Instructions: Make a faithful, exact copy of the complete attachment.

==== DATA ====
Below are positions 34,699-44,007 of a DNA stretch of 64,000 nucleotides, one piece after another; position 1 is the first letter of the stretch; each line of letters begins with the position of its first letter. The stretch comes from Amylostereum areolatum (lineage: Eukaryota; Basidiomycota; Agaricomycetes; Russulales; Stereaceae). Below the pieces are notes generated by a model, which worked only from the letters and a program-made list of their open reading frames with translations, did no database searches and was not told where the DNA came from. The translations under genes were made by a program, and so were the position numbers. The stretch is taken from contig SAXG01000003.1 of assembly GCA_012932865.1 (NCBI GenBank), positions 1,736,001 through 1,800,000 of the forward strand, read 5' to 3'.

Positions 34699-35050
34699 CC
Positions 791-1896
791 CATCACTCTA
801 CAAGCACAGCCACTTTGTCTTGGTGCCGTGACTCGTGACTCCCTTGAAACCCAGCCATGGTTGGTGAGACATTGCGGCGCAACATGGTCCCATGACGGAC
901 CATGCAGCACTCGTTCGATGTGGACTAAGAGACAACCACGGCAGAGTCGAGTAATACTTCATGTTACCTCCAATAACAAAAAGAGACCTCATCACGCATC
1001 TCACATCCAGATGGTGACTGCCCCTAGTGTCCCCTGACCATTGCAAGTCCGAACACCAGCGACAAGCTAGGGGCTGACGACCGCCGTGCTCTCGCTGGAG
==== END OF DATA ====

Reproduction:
Below are positions 34,699-44,007 of a DNA stretch of 64,000 nucleotides, one piece after another; position 1 is the first letter of the stretch; each line of letters begins with the position of its first letter. The stretch comes from Amylostereum areolatum (lineage: Eukaryota; Basidiomycota; Agaricomycetes; Russulales; Stereaceae). Below the pieces are notes generated by a model, which worked only from the letters and a program-made list of their open reading frames with translations, did no database searches and was not told where the DNA came from. The translations under genes were made by a program, and so were the position numbers. The stretch is taken from contig SAXG01000003.1 of assembly GCA_012932865.1 (NCBI GenBank), positions 1,736,001 through 1,800,000 of the forward strand, read 5' to 3'.

Positions 34699-35050
34699 CC
Positions 791-1896
791 CATCACTCTA
801 CAAGCACAGCCACTTTGTCTTGGTGCCGTGACTCGTGACTCCCTTGAAACCCAGCCATGGTTGGTGAGACATTGCGGCGCAACATGGTCCCATGACGGAC
901 CATGCAGCACTCGTTCGATGTGGACTAAGAGACAACCACGGCAGAGTCGAGTAATACTTCATGTTACCTCCAATAACAAAAAGAGACCTCATCACGCATC
1001 TCACATCCAGATGGTGACTGCCCCTAGTGTCCCCTGACCATTGCAAGTCCGAACACCAGCGACAAGCTAGGGGCTGACGACCGCCGTGCTCTCGCTGGAG